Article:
UVA Law Conference Will Examine Impact of Special Interests on U.S. Intellectual Property Laws
Update: "Judge Paul Michel '66 on the U.S. Patent System" (Video, Podcast). Paul Michel '66, who held the nation's top judicial position focused on intellectual property law matters as chief judge of the U.S. Court of Appeals for the Federal Circuit from 2005-10, delivered the keynote address at a symposium hosted by the Virginia Journal of Law & Technology.
Experts and attorneys from Google, Netflix, private practice and academia will assess how much influence special interests are wielding in the evolution of the nation's copyright and patent laws at a symposium hosted by the University of Virginia School of Law on Oct. 26 in Caplin Pavilion.
Paul Michel '66, who held the nation's top judicial position focused on intellectual property law matters as chief judge of the U.S. Court of Appeals for the Federal Circuit from 2005-10, will deliver the keynote address.
The event, "Copy Right, Patent Wrong? How Special Interests Are Influencing Intellectual Property Laws," will kick off at 9:30 a.m. with opening remarks and Michel's address, followed by a panel on patent law legislation, lunch, a panel on copyright and Internet law, and closing remarks at 2 p.m. The symposium is sponsored by the student-run Virginia Journal of Law and Technology.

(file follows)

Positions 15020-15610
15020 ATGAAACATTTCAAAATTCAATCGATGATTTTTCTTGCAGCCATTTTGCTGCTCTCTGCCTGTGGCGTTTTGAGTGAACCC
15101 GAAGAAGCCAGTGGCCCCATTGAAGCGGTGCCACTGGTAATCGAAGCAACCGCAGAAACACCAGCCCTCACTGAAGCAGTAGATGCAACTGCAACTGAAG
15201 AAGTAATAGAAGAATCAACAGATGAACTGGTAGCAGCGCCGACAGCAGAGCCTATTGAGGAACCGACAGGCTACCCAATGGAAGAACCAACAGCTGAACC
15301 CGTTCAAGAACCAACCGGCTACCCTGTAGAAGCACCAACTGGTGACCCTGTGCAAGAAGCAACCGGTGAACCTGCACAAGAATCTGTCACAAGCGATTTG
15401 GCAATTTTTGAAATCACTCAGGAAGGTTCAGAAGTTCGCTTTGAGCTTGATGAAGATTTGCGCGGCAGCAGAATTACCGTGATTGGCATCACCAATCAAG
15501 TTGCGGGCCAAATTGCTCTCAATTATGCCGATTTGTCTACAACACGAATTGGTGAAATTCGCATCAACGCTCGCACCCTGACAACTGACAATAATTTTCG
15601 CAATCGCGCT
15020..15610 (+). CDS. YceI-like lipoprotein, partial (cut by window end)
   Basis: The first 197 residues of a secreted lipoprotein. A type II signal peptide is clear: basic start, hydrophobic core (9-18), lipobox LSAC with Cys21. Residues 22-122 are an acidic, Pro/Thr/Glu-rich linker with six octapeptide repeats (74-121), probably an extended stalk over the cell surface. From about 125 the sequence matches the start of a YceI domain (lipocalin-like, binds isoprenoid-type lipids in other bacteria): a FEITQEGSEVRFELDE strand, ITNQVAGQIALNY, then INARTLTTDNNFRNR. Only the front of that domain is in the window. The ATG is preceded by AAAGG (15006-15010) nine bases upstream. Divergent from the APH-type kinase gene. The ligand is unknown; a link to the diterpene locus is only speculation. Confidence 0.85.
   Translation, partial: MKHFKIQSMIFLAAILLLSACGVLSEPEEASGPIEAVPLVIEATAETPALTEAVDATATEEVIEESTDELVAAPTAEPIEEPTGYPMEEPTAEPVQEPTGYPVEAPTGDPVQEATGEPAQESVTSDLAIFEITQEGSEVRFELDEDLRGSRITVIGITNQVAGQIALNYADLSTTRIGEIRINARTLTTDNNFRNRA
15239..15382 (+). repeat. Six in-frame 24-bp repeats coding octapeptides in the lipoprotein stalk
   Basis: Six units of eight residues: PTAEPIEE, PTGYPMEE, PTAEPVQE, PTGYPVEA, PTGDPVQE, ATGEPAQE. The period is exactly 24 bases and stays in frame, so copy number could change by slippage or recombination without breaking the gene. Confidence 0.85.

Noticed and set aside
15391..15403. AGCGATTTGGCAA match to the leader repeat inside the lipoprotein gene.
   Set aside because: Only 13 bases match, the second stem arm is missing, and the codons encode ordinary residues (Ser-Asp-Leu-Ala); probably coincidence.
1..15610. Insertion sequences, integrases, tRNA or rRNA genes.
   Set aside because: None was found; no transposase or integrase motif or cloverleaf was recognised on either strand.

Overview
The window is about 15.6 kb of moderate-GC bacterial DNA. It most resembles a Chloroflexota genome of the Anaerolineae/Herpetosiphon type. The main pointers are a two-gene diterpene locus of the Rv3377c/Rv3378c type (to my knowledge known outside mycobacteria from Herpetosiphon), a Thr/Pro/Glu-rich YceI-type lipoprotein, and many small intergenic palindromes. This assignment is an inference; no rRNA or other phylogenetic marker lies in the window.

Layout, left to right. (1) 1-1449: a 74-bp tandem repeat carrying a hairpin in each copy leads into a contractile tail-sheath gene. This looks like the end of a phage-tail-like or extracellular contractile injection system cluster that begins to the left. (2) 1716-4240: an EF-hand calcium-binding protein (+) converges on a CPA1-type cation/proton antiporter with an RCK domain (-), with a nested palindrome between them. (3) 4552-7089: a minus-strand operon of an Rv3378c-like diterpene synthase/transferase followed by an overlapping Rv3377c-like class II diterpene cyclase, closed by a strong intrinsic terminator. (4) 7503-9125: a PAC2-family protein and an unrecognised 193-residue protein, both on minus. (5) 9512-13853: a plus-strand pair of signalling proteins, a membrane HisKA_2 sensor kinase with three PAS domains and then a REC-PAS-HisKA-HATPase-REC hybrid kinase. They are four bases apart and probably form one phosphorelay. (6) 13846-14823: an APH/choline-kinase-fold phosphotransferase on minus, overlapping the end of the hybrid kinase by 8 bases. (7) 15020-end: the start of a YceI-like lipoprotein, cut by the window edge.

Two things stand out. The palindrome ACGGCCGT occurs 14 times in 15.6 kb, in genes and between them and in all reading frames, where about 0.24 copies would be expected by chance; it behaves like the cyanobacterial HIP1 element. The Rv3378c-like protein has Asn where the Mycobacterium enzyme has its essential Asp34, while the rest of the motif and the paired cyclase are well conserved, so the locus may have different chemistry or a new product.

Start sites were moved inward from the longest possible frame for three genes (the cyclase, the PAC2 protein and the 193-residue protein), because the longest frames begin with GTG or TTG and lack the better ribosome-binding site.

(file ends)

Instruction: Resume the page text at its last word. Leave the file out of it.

"Special interest groups have a long history of influencing the intellectual property laws in the U.S. and their influence was especially prominent in the debate over the Stop Online Piracy Act last winter," said symposium organizer and third-year law student Valerie Barker. "The symposium will bring together a diverse group of people to discuss both the positive and negative effects of interest groups as well as the best path forward for IP law. It should be a really interesting discussion."
Schedule - Friday, October 26
All events are in Caplin Pavilion.
Paul Michel '66, Retired Chief Judge of the U.S. Court of Appeals for the Federal Circuit
Patent Law Legislation Panel
- Moderator:Professor John Duffy , University of Virginia School of Law
- Hilda Galvan, partner, Jones Day
- Suzanne Michel, senior patent counsel, Google
- Professor Arti Rai, Duke University School of Law
Copyright and Internet Law Legislation Panel
- Moderator:Professor Michael Carroll, Washington College of Law, American University
- T.J. Angioletti '92, chief IP officer, Technology & Transactions, Netflix, Inc.
- Robert Litowitz, partner, Finnegan, Henderson, Farabow, Garrett & Dunner
- Mitch Stoltz, staff attorney, Electronic Frontier Foundation
Founded in 1819, the University of Virginia School of Law is the second-oldest continuously operating law school in the nation. Consistently ranked among the top law schools, Virginia is a world-renowned training ground for distinguished lawyers and public servants, instilling in them a commitment to leadership, integrity and community service.